Media Release | Apr. 28, 2011

Astronomers unveil portrait of “super-exotic super-Earth:” Densest known rocky planet

An international team of astronomers today revealed details of a “super-exotic” exoplanet that would make the planet Pandora in the movie Avatar pale in comparison.

The planet, named 55 Cancri e, is 60 per cent larger in diameter than Earth but eight times as massive. Twice as dense as Earth – almost as dense as lead – it is the densest solid planet known, according to a team led by astronomers from the Massachusetts Institute of Technology (MIT), the University of British Columbia (UBC), the Harvard-Smithsonian Center for Astrophysics and the University of California at Santa Cruz (UCSC).

The research, based on observations from Canada’s MOST (Microvariability & Oscillations of STars) space telescope, was released online today at arXiv.org and has been submitted for publication in The Astrophysical Journal Letters. MOST is a Canadian Space Agency mission.

Approximately 40 light years from Earth, 55 Cancri e orbits a star – called 55 Cancri A – so closely that its year is less than 18 hours long. “You could set dates on this world by your wrist watch, not a calendar,” says UBC astronomer Jaymie Matthews.

The temperature on the planet’s surface could be as high as 2,700 degrees Celsius. “Because of the infernal heat, it’s unlikely that 55 Cancri e has an atmosphere,” says lead author Josh Winn of MIT. “So this is not the type of place where exobiologists would look for life.”

However, 55 Cancri e is the type of place exoplanetary scientists will be eager to “visit” with their telescopes, says Winn. “The brightness of the host star makes many types of sensitive measurements possible, so 55 Cancri e is the perfect laboratory to test theories of planet formation, evolution and survival.”

While the planet isn’t visible, even through a telescope, its host star, 55 Cancri A, can be observed with the naked eye for the next two months on a clear dark night.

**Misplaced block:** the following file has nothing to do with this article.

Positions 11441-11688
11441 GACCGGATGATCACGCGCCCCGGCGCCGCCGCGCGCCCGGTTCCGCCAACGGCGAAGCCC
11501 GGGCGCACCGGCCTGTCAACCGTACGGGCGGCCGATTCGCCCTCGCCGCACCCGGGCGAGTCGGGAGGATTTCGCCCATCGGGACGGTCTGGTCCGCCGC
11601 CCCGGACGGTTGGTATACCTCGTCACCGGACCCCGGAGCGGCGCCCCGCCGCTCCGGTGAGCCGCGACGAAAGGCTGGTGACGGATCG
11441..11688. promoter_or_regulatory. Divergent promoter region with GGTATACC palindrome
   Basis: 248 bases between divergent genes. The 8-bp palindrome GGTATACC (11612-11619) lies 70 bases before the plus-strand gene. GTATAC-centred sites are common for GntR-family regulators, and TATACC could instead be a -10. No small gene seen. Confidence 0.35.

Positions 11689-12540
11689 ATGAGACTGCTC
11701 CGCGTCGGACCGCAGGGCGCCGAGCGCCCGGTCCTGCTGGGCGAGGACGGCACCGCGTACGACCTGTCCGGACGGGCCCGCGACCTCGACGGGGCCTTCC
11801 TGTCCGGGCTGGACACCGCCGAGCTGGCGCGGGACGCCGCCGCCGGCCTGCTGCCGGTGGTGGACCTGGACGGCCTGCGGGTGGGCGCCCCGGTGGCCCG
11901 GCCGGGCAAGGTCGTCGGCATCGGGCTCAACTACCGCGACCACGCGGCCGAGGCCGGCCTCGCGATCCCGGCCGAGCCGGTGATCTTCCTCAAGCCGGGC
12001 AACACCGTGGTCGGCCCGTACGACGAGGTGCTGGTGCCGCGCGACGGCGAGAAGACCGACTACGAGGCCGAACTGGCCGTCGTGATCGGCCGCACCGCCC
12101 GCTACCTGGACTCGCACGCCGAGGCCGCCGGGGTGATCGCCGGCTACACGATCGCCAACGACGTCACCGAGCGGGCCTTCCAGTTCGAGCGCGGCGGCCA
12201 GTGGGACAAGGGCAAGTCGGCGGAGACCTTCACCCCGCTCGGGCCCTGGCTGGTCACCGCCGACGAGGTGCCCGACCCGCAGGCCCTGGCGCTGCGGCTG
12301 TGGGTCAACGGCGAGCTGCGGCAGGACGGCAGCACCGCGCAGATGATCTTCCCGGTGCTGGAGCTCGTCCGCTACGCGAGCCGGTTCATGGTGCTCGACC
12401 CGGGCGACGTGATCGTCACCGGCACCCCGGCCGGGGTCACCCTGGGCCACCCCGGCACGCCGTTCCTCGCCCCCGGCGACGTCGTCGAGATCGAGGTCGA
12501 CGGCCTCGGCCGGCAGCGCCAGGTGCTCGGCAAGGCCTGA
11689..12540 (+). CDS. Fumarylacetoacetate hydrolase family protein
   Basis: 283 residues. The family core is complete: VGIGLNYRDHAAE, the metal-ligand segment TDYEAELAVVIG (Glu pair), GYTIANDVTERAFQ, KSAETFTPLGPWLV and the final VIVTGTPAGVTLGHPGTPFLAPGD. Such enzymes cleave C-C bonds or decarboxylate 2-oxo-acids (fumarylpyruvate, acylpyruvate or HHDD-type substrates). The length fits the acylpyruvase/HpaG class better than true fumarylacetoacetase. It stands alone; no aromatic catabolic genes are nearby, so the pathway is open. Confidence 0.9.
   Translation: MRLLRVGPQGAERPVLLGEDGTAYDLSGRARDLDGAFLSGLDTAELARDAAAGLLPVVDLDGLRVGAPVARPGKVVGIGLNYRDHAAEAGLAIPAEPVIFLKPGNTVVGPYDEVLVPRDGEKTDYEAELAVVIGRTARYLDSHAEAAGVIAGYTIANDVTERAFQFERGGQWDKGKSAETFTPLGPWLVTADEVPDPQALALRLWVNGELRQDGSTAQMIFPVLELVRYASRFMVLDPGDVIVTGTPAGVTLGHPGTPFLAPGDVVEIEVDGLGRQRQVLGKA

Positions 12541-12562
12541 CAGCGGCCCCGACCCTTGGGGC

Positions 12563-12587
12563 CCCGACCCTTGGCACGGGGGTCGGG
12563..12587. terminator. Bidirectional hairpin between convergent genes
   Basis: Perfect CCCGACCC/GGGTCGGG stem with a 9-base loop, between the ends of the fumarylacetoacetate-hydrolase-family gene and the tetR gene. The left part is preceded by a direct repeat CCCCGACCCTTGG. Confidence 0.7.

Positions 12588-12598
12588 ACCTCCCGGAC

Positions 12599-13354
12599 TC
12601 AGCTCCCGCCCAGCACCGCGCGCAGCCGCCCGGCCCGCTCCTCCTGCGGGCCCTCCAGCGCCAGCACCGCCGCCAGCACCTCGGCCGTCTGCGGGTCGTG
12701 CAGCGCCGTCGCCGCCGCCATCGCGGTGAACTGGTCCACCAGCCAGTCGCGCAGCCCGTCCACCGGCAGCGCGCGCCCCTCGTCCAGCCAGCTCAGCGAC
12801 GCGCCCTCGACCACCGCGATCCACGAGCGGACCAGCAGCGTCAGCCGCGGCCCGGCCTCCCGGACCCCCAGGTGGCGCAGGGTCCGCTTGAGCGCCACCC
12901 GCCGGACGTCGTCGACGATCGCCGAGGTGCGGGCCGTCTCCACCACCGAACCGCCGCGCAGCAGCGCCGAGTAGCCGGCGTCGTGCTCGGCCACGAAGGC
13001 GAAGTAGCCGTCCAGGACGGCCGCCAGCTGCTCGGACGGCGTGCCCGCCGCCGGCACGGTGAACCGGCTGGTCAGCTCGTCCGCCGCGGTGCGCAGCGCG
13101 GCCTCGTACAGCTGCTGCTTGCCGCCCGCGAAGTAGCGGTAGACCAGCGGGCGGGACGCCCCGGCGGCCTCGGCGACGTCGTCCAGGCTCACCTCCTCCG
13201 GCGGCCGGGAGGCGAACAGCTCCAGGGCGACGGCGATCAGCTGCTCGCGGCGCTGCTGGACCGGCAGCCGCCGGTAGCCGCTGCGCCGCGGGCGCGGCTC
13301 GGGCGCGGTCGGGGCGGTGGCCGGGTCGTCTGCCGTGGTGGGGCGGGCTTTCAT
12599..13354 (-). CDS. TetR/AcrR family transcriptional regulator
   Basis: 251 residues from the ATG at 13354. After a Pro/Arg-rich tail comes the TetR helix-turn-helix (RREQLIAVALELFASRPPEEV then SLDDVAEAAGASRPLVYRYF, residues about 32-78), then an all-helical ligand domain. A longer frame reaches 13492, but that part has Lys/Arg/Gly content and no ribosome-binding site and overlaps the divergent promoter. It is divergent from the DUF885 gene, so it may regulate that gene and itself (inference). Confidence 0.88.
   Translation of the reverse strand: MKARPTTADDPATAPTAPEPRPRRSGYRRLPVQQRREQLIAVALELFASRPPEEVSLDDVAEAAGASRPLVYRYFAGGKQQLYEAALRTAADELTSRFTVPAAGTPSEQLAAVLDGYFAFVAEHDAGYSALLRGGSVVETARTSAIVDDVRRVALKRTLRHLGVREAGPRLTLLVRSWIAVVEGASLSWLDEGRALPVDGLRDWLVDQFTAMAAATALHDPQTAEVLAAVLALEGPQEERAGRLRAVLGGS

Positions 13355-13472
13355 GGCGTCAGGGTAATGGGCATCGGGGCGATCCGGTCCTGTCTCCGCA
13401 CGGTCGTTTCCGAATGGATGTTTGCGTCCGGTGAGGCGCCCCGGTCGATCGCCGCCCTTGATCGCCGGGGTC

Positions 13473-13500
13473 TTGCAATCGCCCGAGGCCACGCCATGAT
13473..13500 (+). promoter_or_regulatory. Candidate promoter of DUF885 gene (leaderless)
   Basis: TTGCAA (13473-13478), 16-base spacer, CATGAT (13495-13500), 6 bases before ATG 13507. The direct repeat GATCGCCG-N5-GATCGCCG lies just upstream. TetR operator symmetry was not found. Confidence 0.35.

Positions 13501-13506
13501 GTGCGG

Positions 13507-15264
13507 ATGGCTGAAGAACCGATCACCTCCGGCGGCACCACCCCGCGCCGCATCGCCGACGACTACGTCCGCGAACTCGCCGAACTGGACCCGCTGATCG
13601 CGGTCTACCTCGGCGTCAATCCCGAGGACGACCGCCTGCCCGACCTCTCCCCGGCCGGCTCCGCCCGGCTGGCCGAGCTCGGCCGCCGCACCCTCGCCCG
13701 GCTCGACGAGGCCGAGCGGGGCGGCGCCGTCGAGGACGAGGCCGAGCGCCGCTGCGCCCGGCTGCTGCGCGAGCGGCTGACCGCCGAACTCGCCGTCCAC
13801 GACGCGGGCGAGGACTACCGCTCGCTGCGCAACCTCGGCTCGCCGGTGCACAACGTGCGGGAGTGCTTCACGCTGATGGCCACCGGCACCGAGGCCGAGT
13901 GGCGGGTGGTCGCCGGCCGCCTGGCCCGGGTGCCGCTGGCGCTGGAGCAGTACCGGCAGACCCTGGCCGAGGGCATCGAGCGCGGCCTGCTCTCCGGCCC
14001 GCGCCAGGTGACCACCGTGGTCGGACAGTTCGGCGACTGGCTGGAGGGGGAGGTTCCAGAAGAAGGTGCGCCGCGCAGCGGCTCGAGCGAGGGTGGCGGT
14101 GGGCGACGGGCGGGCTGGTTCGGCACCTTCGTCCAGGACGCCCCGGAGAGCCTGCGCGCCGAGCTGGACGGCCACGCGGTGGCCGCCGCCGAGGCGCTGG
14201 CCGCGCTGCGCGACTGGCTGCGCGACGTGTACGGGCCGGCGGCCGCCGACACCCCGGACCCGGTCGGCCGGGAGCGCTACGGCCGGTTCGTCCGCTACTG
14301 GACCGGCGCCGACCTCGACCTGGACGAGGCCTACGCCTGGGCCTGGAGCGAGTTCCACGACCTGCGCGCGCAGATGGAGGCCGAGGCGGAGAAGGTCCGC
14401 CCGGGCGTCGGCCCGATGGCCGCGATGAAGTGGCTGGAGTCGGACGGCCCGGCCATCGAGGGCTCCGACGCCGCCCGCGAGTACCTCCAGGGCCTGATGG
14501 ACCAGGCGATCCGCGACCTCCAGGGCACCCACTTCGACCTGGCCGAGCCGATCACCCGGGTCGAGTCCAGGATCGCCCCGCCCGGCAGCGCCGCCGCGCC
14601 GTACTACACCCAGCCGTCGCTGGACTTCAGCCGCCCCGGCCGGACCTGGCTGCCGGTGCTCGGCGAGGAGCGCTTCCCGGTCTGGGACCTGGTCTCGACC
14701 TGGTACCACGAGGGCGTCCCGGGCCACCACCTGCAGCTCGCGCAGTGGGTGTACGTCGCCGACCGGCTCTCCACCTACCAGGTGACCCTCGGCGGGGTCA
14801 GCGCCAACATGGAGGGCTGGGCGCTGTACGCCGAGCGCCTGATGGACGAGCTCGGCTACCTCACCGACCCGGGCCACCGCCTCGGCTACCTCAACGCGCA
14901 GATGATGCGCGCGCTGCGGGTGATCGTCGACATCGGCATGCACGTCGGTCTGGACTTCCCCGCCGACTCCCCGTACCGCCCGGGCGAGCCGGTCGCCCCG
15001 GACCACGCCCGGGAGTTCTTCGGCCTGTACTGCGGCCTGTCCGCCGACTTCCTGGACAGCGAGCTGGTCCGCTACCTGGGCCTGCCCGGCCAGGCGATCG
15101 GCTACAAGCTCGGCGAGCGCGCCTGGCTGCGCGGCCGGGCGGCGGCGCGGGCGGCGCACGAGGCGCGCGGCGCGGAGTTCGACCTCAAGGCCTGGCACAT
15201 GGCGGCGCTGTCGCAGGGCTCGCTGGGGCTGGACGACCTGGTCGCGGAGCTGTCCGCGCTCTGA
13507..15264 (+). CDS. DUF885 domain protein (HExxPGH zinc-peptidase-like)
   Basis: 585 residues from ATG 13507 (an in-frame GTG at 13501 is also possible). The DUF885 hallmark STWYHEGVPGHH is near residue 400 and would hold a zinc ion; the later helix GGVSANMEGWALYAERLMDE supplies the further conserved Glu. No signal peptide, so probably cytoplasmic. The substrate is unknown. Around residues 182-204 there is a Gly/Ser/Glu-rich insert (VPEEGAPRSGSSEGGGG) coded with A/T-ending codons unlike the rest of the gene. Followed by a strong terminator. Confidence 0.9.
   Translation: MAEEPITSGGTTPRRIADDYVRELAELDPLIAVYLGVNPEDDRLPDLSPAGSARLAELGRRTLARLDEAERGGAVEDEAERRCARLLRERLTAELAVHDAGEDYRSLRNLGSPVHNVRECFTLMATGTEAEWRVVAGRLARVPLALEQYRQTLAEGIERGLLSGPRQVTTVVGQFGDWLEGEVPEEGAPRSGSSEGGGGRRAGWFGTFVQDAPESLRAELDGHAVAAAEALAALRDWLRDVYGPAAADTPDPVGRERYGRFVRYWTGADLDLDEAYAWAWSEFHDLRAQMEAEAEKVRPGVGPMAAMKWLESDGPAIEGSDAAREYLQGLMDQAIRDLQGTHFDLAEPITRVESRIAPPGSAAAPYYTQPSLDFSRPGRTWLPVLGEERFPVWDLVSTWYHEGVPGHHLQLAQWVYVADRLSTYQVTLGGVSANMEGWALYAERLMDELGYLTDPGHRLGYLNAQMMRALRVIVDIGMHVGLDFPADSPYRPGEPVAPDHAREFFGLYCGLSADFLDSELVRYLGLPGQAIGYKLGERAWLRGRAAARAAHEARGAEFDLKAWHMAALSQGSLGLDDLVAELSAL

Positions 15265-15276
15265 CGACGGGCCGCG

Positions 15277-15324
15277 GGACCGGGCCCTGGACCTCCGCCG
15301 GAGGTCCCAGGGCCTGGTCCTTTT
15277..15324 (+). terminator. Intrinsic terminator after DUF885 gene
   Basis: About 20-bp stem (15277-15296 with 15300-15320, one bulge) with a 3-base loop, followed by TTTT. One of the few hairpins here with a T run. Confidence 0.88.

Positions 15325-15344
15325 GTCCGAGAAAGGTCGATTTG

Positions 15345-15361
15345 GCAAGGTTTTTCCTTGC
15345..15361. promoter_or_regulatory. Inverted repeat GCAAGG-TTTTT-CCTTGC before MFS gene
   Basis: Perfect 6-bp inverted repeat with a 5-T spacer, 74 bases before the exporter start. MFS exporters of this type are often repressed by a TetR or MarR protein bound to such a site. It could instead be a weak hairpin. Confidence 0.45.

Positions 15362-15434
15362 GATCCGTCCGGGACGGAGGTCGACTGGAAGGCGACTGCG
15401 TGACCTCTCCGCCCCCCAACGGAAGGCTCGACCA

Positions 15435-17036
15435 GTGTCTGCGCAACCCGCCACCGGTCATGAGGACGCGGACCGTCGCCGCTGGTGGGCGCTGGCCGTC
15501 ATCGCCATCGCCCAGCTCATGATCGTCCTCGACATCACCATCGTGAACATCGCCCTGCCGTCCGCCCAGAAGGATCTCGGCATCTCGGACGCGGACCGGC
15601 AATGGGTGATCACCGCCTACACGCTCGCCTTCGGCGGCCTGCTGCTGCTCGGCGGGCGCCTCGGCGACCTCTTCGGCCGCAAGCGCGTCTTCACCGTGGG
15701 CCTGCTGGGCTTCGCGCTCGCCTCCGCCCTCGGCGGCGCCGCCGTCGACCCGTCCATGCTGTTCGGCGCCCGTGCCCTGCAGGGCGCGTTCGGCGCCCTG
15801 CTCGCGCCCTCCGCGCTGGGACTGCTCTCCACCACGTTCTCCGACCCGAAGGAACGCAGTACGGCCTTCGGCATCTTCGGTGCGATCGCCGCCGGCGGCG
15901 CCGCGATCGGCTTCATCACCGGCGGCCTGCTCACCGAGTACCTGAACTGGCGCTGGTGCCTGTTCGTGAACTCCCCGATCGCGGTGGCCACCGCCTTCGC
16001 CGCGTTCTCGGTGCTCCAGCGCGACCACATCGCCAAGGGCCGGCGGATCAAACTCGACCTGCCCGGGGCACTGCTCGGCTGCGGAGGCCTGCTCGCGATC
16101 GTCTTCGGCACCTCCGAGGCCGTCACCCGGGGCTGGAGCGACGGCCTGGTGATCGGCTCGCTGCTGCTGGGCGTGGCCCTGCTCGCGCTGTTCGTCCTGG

“On this world – the densest solid planet found anywhere so far, in the Solar System or beyond – you would weigh three times heavier than you do on Earth. By day, the sun would look 60 times bigger and shine 3,600 times brighter in the sky,” says Matthews, MOST Mission Scientist and second author on the paper.

The first planet discovered around 55 Cancri A – designated “b” – was found by a California-based team in 1997. Over the next five years, two more planets (“c” and “d”) were found by the same team around the star. In 2004, a Texas-based team found 55 Cancri e, the subject of the latest paper. (A fifth planet, f, was discovered in 2008).

All five planets were detected using the Doppler technique, where a star’s “wobbles” due to the gravities of its unseen planets are measured in the shifting wavelengths of the spectra of the starlight.

Last year, Rebekah Dawson, an astronomy PhD student at Harvard and Daniel Fabrycky, a Hubble Fellow at UCSC, re-analyzed the data and proposed that the orbital period of 55 Cancri e could be much shorter than others had assumed.

MIT’s Winn, along with Smithsonian astronomer Matt Holman, brought the problem to Matthews, who ordered the astronomical equivalent of a police stakeout using MOST, which was able to detect subtle dips in the brightness of star 55 Cancri A as planet e passed in front of it during each orbit.